The squeaking of hospital beds being wheeled through the halls causes my anxiety to heighten.
With each surgeon dressed in powder blue scrubs entering the waiting room, I look at with a piercing gaze, sitting on the edge of my seat expectantly.
It was here, as I awaited my mom’s diagnosis of potential ovarian cancer where I uncovered my inherent inability to be “still.”
In the in-between, the uncertainty, God was asking me: Will you be “still” before me? Will you trust me? Am I enough?
Rarely do we hear a commandment that does not have an action attached to it, but rather a lack of action, a surrendering. In the most Abba Father like way God commands his children to be still. But let’s take a look at the entire verse:
“Be still, and know that I am God.
I will be exalted among the nations,
I will be exalted in the earth!” – Psalm 46:10 (ESV)
This call to intimacy of being still and remaining in His presence is from creating space to meet with God, understanding his greatness, and thus is catalytic to completing Christ’s mission.
So many times we think if we just pray more, fast more, journal everyday, or become an expert at the spiritual disciplines we will “arrive” in our faith. When many times those spiritual disciplines exist in order to create space to be still and meet with our Creator.
“Come to me, all you who are weary and burdened, and I will give you rest. Take
my yoke upon you and learn from me for I am gentle and humble in heart and you will find rest for your souls. For my yoke is easy and my burden is light” –Matthew 11:28-29
In Greek, burden is translated to baros equating to a heaviness, weight, and trouble. Whereas phortion in Greek means a burden you can handle and is carried by an individual. This phortion is similar to a military backpack.
God is saying be still or enough! Stop! And know or acknowledge that God’s mighty acts for his people will bring him universal recognition.
God has asked that we give a burden our baros, a weight we cannot bear in exchange for Christ’s burden or phortion that we can handle.
In the hours awaiting the prognosis, I surrendered my mom’s results to the Lord. I wanted to have control of the situation, but quickly realized only God could take control of this, only he can bear this burden. A burden I often try to carry myself. In order to trust him, I have to know him, and this comes from being still before him.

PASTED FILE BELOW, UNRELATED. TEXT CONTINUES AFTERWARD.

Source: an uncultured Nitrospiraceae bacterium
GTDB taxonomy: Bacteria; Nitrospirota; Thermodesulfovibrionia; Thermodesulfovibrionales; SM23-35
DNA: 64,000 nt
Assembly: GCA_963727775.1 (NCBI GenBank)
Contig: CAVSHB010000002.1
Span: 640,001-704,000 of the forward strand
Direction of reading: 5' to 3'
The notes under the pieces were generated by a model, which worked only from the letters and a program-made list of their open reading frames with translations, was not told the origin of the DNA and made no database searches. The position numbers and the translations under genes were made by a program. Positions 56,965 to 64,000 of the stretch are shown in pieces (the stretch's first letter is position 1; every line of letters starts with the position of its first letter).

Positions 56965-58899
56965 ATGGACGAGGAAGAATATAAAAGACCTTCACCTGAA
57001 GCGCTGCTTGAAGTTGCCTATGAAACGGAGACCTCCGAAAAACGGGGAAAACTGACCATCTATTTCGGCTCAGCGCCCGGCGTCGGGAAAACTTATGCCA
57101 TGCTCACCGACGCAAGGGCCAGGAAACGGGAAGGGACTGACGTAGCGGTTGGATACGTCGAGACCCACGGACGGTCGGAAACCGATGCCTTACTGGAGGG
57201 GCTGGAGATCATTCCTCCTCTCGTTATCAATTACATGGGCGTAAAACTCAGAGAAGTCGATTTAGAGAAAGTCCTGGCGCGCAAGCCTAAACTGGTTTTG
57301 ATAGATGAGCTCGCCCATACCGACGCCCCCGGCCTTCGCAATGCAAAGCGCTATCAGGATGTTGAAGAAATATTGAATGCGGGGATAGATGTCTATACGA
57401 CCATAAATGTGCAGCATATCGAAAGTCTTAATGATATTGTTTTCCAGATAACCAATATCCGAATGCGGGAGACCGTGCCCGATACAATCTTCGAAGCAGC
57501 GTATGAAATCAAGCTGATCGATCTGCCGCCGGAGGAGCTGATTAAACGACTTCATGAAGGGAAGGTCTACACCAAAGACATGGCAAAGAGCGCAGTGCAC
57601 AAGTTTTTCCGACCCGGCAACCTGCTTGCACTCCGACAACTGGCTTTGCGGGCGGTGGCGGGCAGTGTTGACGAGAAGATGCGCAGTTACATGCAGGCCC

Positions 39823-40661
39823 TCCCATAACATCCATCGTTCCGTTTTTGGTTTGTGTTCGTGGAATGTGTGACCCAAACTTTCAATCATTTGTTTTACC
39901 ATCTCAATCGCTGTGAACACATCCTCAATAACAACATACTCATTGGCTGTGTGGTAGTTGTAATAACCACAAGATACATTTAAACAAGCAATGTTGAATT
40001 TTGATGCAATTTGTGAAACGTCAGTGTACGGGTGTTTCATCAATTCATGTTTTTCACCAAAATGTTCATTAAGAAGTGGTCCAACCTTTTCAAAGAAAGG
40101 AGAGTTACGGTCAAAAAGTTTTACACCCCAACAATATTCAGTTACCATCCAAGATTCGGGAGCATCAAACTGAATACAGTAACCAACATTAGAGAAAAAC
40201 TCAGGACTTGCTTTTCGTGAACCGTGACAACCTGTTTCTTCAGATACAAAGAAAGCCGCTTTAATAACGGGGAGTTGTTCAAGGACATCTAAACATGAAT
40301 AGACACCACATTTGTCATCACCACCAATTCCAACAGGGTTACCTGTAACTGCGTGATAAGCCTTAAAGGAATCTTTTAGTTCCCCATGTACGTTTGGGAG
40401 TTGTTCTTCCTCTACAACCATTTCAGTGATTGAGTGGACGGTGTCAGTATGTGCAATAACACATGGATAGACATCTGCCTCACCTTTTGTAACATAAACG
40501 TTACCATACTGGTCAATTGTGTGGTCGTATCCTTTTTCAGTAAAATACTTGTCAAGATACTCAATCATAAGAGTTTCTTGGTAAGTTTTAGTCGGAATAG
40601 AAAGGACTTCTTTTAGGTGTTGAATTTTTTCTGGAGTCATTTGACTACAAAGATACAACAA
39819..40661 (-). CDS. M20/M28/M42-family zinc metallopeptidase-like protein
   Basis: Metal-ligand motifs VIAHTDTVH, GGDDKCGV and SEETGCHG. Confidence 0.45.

Like the story of Shadrach, Meshach and Abednego in Daniel 3, these men had such incredible faith for they knew their God.
“If we are thrown into the blazing furnace, the God we serve is able to deliver us
from it, and he will deliver us from Your Majesty’s hand. But even if he does not, we want you to know, Your Majesty, that we will not serve your gods or worship the image of gold you have set up” –Daniel 3: 17-18
They knew God could save them from the fiery furnace, and knew even if he didn’t his purpose would still be accomplished.
I have come to realize I am often a great “doer” but I am terrible at “being.” I busy myself with good works, and often forget to give my burdens to the One who can carry it and create space to be still in His presence and grow in my intimate knowledge of him.
As the surgeon came into the waiting room she had a combined look of surprise, awe, and joy. She told my family and myself that to the disbelief of the operating staff, my mom did not have ovarian cancer.
It was a miracle.
This journey of the unknown being laid before my known God, gave incredible peace from this stillness in knowing who He is. No matter what happens in life his purposes are good and remain constant.
By being still before him, we can have unexplainable peace in the chaos of life.
Sisters and Daughters of the King, remember in your daily lives that you have an Abba Father who loves you and desires for you to know him intimately which comes from being still in his presence and creating space to meet with your Creator.
About the Author
Hello there! My name is Brooke Biddle, and I am currently a senior Public Relations and Journalism student at California Baptist University. I am an imperfect but avid follower of Jesus Christ
If you were to peek into my life on a weekday you would find me sipping a freshly brewed pot of loose leaf tea, while editing or writing stories for the Pursuit Magazine campus publication. Other days you may find me hosting events for the students I mentor as a FOCUS Intern.
Weekends include time with family, friends, exploring LA, and a yoga session or two.
Food for thought:
Meraki is a greek word meaning: to do something with soul, creativity, or love, to put something of yourself into your work.
For me, to work at something as working for the Lord not just people, is like meraki, it means pouring my full self into what I do to glorify God.
If I were to create a mission statement for myself it would be: “Selflessly serve others and relentlessly love God.”